Science shops, created in the Netherlands in the 1960s and now spread throughout Europe, first emerged in the UK in 1988 (at Queen's University, Belfast). They act as a demand-driven link between a university or independent research facility and the community (usually via citizen groups, such as pressure groups, social groups, consumers and residents associations), putting one in touch with the other upon request. They carry out scientific research on practical, scientific problems at the loc
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2.2 ‘Go See’ science promotion events

Every year, the BA (British Association for the Advancement of Science) runs a week-long Festival of Science in a different town or city, claiming it to be the largest public celebration of science in the country. The events are diverse in topic and character. The 2004 Festival in Exeter, for example, included a Presidential lecture on the responsibility of scientists, an exhibition on climate change, and an excursion to a nearby car park to test geometry by chalking lines on the ground. Fest
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1.2 Defining science promotion

A basic definition of science promotion would be useful here: in the context of this unit it means putting forward the benefits of science by motivating and engaging non-scientists. You may be aware of the sociological argument that science is open to social influences and constraints, and it is worth bearing this in mind when thinking about whether the benefits of science are necessarily the same for everyone. Likewise, you will need to remember that the public is not a homogeneous mass with
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1.1 The political climate

You may have read a lot about recent political moves to involve the public in science policy making. Some commentators, such as Alan Irwin and Brian Wynne, are in favour of it, while others, such as Lewis Wolpert or Richard Dawkins, are circumspect or even hostile to involving the public in science. However, it is generally agreed that increasing public engagement with science is important and worthwhile, with tangible societal value (in other words it has value for experts, policy makers and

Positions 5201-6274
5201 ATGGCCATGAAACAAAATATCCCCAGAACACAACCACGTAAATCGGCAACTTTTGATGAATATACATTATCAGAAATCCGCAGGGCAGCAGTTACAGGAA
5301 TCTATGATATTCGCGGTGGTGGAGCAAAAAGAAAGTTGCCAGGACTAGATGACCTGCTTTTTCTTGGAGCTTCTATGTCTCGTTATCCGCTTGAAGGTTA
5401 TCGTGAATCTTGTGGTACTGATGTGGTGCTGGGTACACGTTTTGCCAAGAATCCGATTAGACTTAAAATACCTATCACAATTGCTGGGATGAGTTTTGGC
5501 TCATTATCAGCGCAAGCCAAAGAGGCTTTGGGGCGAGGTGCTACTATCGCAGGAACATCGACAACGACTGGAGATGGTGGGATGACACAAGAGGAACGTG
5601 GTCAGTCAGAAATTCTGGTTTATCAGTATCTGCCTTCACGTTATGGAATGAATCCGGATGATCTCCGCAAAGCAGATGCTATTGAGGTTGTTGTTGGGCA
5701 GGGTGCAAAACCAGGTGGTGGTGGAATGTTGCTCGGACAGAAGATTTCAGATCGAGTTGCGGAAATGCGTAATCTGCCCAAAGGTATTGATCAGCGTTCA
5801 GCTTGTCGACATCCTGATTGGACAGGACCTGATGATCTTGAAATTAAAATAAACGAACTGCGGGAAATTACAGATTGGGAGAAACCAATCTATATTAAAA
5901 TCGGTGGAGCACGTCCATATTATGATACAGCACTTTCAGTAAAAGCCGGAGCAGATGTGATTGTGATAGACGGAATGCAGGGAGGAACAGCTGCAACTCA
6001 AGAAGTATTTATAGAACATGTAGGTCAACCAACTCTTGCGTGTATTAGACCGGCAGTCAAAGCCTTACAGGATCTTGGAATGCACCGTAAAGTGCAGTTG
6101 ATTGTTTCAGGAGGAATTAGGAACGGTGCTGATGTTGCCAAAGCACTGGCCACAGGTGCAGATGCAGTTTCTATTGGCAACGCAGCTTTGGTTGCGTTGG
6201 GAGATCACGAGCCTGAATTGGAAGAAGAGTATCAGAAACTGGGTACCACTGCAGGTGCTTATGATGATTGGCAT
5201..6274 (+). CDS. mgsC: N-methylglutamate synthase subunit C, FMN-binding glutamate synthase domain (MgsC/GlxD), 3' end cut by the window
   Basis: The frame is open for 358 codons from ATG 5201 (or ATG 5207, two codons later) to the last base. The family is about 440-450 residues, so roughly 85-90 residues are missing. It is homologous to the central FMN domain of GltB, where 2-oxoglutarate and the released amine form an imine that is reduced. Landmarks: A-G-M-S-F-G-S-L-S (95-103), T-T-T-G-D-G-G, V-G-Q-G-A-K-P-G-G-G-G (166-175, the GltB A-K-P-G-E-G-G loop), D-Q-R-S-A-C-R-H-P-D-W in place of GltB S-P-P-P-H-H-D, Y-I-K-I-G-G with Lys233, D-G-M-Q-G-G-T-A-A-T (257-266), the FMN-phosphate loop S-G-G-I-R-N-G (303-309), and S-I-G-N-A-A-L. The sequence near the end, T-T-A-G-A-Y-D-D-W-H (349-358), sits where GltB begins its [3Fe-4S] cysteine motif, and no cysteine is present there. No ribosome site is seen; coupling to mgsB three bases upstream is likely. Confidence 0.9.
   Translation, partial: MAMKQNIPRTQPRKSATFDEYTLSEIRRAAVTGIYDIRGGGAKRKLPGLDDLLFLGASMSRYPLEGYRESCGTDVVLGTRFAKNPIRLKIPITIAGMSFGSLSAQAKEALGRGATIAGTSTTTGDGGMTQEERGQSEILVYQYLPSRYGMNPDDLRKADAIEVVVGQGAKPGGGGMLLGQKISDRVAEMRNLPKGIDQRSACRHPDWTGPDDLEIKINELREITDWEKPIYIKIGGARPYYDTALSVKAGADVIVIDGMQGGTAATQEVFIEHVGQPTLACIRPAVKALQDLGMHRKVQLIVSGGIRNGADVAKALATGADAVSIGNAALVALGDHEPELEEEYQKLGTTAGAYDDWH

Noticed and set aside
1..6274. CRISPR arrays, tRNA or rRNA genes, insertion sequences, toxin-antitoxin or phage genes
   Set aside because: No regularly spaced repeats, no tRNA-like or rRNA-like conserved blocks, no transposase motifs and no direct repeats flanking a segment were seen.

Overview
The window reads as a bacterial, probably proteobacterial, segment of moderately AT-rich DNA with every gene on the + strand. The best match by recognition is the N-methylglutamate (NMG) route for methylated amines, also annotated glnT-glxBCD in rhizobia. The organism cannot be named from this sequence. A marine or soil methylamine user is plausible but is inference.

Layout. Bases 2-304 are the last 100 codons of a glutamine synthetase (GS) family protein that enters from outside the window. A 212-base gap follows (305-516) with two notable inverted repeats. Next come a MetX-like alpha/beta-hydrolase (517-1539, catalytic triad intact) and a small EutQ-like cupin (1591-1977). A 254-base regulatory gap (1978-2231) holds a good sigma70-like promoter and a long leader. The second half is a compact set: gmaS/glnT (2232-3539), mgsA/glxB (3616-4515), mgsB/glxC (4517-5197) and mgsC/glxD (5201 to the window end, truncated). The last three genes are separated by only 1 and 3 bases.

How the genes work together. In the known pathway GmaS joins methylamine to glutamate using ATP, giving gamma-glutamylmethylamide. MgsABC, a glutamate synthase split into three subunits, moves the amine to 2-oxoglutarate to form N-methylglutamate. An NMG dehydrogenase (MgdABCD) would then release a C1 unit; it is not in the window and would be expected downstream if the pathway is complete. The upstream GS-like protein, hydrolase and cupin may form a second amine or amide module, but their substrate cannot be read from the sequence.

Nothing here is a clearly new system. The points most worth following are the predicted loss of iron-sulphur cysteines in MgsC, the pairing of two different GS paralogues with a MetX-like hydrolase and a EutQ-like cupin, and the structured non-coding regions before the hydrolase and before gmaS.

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Learning outcomes

By the end of this unit you should be able to:

  • have an awareness of the issues surrounding public understanding of science;

  • engage with some of the debates surrounding this topic.


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Introduction

For many years, the view that dominated the science–public realm was that if only ‘the public’ were educated more, they would better appreciate the intrinsic value of science in their lives. Moreover, under this approach, people were too often seen as ‘empty vessels’ waiting to be filled with scientific knowledge that was transmitted one-way from experts to citizens – an idea that you will recognise as the ‘deficit model’ of how ‘the public’ understands science. With a few
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5 Summary

Domesticated organisms evolve in artificial environments under artificial selection, and opportunistic or enforced hybridisation often occurs between species that would not normally interbreed. Natural selection cannot be eliminated and continues to operate. At least two different forms of dwarfism are common in domesticated livestock and humans, but only the rarer midget type of dwarfism occurs in wild lineages. Domesticated mammals and birds have distinctive patterns of skin pigmentation th
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4.1 Introduction

Domestication of dogs and of most other livestock took place so long ago that reconstructing the course of events is extremely difficult. Written records and illustrations describing the origins of many modern breeds are also sparse until the 19th century. We can only guess at what the domesticators were aiming to produce and how and when domesticated traits appeared in the species subjected to artificial selection. However, a little-known experiment on the domestication of red foxes (Vulp
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3.1 The origins of domesticated dogs

Archaeologists and biologists agree that dogs (Canis familiaris) were the first species to become domesticated. Francis Galton, Darwin's younger cousin, suggested at the end of the 19th century that domestication began when humans captured and raised wolf puppies. The resulting adults ate scraps of human food, assisted in hunting and acted as guard dogs around camps. Among the evidence in support of this hypothesis is the observation that tribal people all over the world take wild anim